South of the Border, West of the Sun
By Haruki Murakami
If you've never read a novel by Haruki Murakami, let me try to explain exactly what you should expect...
Imagine the most detailed dream you have ever dreamed. Imagine it stretching, not over a single REM cycle or even an entire night's sleep but rather an entire lifetime of sleep. Thousands and thousands of hours spent in a single forever-morphing dream. A dream so loosly-plotted that one suspects there is no plot whatsoever. Ah... but there is. All dreams have some sort of plot, even if we can't immediately identify it.
Imagine that an artist was able to render this epic dream of yours onto a canvas the size of a barn wall. Imagine that every square inch of that canvas was painted so meticulously that you needed a magnifying glass to appreciate the attention to detail. Where's Waldo? meets Jackson Pollock meets Inception. Your entire lifetime of dreams perfectly encapsulated on the side of a barn.
Now, imagine zeroing in on a section of that massive dream art. A section, perhaps the size of a standard Post-It note. 10cm x 10cm, perhaps. Imagine focusing in on that specific corner of the piece and scrutinizing it. There's still a lot going on in this tiny section of dream. It's that detailed! Go over the section with a fine-toothed comb. Rake it for every last feature. Uncover every single secret it has to offer. Open cupboards, find skeletons, read blood-splattered letters in dusty old drawers, decipher codes embedded in people's retinas. Understand and learn everything within that tiny fragment of your dream.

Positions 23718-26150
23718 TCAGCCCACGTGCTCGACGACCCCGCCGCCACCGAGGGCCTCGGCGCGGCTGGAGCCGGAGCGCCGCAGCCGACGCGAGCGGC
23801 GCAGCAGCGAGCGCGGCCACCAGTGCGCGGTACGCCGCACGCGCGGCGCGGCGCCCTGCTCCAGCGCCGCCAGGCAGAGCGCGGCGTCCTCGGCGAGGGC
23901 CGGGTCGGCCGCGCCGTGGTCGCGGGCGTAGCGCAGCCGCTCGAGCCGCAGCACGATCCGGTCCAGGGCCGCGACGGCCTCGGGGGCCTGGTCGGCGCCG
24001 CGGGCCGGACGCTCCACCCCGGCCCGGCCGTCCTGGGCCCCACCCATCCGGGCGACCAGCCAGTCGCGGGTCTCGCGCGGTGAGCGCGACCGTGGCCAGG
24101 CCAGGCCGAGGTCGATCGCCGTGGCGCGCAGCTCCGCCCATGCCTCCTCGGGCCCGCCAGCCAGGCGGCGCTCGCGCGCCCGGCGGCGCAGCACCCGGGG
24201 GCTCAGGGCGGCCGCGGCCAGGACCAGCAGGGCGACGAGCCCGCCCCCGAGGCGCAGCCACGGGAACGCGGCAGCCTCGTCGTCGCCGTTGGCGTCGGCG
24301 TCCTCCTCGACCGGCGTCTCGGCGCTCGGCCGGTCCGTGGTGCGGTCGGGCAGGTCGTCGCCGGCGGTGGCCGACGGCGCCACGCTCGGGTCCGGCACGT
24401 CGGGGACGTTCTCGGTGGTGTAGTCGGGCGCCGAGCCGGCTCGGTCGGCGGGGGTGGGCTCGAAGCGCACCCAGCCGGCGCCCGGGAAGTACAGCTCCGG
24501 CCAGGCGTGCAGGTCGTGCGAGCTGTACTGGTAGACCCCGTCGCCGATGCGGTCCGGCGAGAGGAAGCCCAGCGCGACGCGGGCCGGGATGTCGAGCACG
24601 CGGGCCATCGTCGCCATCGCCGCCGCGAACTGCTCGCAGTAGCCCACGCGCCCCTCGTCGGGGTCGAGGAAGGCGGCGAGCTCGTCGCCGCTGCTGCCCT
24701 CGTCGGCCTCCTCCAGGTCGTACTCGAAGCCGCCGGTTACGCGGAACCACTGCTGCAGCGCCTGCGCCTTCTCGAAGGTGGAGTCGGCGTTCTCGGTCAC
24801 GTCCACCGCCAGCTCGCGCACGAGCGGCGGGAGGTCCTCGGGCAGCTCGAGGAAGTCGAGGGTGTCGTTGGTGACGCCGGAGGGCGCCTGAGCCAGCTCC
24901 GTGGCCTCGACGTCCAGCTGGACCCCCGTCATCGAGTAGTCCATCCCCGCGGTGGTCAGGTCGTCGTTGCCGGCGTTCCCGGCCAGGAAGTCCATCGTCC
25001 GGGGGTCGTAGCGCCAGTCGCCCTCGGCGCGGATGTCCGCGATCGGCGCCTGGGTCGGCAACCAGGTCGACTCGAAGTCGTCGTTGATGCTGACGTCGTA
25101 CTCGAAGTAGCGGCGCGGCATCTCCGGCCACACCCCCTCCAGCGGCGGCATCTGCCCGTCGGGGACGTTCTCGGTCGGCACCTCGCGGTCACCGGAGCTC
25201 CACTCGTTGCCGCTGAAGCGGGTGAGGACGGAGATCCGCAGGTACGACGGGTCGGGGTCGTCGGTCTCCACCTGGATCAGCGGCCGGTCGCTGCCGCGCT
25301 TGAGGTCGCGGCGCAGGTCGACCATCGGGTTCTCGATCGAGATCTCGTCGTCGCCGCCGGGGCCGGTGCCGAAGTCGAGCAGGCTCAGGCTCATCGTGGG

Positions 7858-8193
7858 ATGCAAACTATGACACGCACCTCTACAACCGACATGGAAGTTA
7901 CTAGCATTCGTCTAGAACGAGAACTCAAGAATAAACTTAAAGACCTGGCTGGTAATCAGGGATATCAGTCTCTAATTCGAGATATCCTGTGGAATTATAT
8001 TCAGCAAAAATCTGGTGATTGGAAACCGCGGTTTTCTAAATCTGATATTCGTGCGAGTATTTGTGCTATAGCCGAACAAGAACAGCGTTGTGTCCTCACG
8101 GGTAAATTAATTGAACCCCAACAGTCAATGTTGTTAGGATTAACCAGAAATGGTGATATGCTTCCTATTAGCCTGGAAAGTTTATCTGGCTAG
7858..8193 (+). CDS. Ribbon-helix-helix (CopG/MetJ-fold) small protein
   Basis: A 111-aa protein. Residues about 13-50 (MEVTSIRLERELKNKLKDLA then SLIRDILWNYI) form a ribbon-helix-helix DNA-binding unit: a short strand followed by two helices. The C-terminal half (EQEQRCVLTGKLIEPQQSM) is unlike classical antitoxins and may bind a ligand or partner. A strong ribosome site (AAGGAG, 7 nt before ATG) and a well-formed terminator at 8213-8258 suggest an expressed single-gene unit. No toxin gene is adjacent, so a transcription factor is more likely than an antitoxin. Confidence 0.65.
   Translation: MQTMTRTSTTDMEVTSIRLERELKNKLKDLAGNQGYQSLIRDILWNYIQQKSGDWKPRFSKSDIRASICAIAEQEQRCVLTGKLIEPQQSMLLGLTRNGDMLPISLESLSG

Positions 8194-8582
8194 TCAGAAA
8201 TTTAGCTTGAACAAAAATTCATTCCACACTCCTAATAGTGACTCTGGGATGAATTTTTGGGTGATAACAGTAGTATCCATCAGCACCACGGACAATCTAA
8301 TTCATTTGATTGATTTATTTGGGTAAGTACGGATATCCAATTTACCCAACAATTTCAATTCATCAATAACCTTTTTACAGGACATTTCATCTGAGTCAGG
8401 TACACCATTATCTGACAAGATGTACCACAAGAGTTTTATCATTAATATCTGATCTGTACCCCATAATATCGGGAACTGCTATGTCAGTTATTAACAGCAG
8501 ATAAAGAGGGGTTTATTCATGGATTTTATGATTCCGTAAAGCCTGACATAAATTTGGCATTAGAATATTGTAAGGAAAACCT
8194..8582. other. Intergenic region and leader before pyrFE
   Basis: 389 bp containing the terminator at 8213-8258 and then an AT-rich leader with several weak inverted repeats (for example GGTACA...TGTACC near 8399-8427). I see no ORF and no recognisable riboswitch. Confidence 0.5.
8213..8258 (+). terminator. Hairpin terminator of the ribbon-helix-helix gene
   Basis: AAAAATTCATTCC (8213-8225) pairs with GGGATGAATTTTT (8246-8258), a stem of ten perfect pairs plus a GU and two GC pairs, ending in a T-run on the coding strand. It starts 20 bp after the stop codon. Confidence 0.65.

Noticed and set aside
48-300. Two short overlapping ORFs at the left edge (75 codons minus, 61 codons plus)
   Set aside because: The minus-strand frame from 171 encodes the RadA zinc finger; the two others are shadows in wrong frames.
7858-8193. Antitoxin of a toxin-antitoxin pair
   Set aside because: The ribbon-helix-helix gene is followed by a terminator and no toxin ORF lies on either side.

Imagine, then, taking that tiny section of dream and creating a three dimensional hologram of its area. Turning it and shifting it and examining it from every angle you can conceive. Toy with the image. Play with it. Turn it to negative, make it sepia-toned, black and white, technicolor. Adjust the pixelation, view it in ultra-violet, infra-red, CMYK, RGB, pantone. Give it sound, adjust the treble, toggle the bass and the frequency. Convert it into a radio wave, a gamma wave, a microwave. Bend it and mold it like silly putty. Smell it, taste it and feel each and every corner and crevasse of that dream fragment.
Imagine toying with that tiny section of your dream in every way you can envision. Imagine that tiny speck of your dream, that one trivial corner of your lifetime of dreams spelled out in infinite detail.
That's exactly what it's like to read a Murakami novel.
South of the Border, West of the Sun is another wild trip inside Murakami's barn wall.